State Snack Food:  Popcorn
No real surprise here, but Illinois designated popcorn as the official state snack food in 2003.  There are 333 farms in Illinois that grow popcorn on 47,000 acres​. Corn is native to the Americas, probably first cultivated in Mexico about 5,000 years ago; native Americans started growing corn in Illinois about 100 A.D. Second and third-grade students at Cunningham Elementary School in Joliet proposed popcorn as the state snack food. State Senator Larry Walsh sponsored the bill.

State Folk Dance: Square Dance
Illinois designated the square dance as the official state American Folk Dance in 1990. Twenty-two states have declared the square dance as an official state symbol, and more than thirty bills have been introduced at the federal level proposing the square dance as the national (folk) dance of the United States.

State Reptile: Painted Turtle
Illinois designated the painted turtle as the official state reptile in 2005 (also the reptile symbol of Michigan). An election for favorite state reptile was conducted on the Internet in 2004 (other candidates considered were the Eastern Box Turtle and the common Garter Snake). The citizens of Illinois elected the painted turtle, one of the most widespread and abundant turtle species in the US and Canada. 

State Tartan:  Illinois Saint Andrew Society Tartan
The Illinois Saint Andrew Society tartan was designated the official tartan of the state of Illinois in 2012.  According to Chicago Scots; "The Governors chose a field of blue and white, representing the flag of Scotland. White was also reminiscent of the Illinois State flag's background. Green was incorporated for its representation of the Scottish homeland and a touch of red was a nod to the red, white and blue of the United States flag. Finally, a strand of gold for its association with the eagle on the Illinois State flag."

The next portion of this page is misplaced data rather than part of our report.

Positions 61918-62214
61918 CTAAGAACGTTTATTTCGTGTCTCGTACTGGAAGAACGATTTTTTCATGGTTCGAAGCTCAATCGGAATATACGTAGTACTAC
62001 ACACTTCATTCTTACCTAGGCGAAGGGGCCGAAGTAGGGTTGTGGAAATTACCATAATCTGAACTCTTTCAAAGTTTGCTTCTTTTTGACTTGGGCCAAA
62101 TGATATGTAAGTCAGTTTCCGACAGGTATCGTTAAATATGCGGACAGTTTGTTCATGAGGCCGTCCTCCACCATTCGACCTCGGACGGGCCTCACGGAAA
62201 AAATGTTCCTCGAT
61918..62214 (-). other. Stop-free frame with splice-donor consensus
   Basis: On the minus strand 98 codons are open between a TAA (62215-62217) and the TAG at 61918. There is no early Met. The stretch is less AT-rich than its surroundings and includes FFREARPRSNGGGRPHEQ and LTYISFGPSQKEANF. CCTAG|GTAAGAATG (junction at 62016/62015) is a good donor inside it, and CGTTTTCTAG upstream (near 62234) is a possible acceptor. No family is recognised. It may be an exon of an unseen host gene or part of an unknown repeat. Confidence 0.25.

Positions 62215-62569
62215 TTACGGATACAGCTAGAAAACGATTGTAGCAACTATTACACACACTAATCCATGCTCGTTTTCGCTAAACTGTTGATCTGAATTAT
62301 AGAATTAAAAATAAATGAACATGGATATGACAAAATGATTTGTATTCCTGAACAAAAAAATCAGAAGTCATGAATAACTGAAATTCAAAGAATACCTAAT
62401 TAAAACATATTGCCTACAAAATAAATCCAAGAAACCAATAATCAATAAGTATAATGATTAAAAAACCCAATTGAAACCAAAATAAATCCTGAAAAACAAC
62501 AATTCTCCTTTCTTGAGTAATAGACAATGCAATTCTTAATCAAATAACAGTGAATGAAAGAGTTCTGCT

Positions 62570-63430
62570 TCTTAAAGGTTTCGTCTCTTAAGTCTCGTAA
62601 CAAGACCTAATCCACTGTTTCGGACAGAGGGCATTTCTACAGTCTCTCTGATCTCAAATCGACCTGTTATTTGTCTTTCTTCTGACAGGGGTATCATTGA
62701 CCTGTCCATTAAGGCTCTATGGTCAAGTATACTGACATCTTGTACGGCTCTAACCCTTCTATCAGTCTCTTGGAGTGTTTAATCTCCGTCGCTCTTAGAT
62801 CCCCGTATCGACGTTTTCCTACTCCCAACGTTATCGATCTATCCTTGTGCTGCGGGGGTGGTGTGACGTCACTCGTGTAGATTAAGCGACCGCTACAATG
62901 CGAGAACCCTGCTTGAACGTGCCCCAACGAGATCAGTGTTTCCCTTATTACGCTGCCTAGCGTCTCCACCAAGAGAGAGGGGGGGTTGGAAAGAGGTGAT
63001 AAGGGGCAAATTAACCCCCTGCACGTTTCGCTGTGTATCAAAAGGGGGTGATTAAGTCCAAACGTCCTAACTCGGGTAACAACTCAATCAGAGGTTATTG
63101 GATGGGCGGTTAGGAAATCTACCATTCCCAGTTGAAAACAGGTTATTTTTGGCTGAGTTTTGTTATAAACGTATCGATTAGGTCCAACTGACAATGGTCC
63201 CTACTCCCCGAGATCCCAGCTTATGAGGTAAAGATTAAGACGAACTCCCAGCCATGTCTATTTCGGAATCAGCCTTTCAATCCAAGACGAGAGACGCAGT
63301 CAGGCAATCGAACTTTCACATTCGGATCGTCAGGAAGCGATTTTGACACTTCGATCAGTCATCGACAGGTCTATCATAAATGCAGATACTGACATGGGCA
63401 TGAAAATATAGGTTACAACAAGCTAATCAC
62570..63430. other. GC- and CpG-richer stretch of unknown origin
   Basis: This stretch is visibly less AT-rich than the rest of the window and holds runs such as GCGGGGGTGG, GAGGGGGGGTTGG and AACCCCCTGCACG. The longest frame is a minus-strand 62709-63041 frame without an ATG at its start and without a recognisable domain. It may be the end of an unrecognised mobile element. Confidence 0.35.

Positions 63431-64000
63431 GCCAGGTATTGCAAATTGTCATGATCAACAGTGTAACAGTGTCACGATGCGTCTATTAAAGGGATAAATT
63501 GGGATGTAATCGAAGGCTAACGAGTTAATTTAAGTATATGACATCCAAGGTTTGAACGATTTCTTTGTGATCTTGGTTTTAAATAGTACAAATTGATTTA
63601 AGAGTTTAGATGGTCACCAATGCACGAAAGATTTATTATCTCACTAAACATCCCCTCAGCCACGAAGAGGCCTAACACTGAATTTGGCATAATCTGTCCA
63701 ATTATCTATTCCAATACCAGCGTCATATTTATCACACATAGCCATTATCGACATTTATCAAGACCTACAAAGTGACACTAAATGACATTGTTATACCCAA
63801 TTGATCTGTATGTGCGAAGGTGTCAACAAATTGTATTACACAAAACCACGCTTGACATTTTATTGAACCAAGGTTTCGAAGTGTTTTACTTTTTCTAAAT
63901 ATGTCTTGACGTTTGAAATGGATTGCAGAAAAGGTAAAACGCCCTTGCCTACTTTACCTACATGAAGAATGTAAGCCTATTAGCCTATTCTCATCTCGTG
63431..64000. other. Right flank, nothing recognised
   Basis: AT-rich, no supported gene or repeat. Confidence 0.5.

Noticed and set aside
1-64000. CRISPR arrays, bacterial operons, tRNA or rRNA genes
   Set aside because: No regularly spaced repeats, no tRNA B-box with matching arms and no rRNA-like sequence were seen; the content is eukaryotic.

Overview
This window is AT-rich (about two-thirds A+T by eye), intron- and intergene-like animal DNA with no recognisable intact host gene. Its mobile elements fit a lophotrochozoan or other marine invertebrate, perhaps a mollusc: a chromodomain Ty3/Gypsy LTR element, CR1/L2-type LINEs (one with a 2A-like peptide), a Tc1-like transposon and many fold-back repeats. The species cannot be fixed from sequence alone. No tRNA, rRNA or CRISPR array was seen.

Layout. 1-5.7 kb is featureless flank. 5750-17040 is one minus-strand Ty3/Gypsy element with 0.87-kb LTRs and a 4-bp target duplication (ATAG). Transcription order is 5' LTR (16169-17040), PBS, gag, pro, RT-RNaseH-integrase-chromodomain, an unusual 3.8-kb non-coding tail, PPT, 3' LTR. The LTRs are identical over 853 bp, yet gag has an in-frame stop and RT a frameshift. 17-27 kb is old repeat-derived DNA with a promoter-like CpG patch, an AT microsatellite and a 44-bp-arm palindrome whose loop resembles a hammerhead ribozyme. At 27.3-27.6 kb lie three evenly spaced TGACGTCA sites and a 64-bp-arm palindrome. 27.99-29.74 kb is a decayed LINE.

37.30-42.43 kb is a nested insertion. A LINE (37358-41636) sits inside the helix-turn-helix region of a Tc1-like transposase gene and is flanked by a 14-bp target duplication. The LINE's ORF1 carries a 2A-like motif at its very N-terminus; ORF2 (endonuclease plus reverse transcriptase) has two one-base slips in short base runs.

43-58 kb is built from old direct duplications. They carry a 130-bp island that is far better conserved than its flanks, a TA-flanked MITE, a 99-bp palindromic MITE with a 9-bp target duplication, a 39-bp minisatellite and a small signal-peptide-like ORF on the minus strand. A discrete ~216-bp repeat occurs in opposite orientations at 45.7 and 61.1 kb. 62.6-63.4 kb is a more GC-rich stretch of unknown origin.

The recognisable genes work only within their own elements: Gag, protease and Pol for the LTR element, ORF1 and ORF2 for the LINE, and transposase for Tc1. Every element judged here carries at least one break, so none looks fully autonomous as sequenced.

State Pet:  Shelter Dogs and Cats
Illinois designated "shelter dogs and shelter cats that are residing in or have been adopted from a shelter or rescue facility in this State" as the official state pet of the state of Illinois (effective August 25, 2017).  It seems Illinois couldn't pass a State budget but we had no trouble deciding on what our State Pet should be.  And in doing so, Illinois joins four other states recognizing rescued and shelter pets as official symbols (California, Tennessee, Colorado, and Georgia). 

State Pie: Pumpkin Pie
Pumpkin pie was designated as the official state pie of Illinois in 2015.  According to the Chicago Tribune; "State Representative Keith Sommer of Morton sponsored the legislation as a tribute to how  much pumpkin is produced in Illinois. About 85 percent of consumed pumpkin in the U.S. comes from Illinois."

And there are several others, like our State Prairie Grass (Big Bluestem), State Soil (Drummer Soil), State Mineral (Fluorite), State Fossil (Tully Monster), State Exercise (Cycling), and even our State Artifact (a Pirogue, a canoe made from hollowing out a tree trunk).

Now as unnecessary as all this sounds, these are only the symbols for Illinois.  There are different states that have other legally-adopted emblems that they believe are necessary to help them self-identify; items that they feel represent their great state in a way that nothing else can.  For example, an official State Boat (Maryland), a State Caricature Artist (Texas), a State Gun (Kentucky), a State Cantata (Connecticut), and my personal favourite, a State Cooking Pot (Utah, 'cause nothing says Mormon like a Dutch Oven), to name just a few.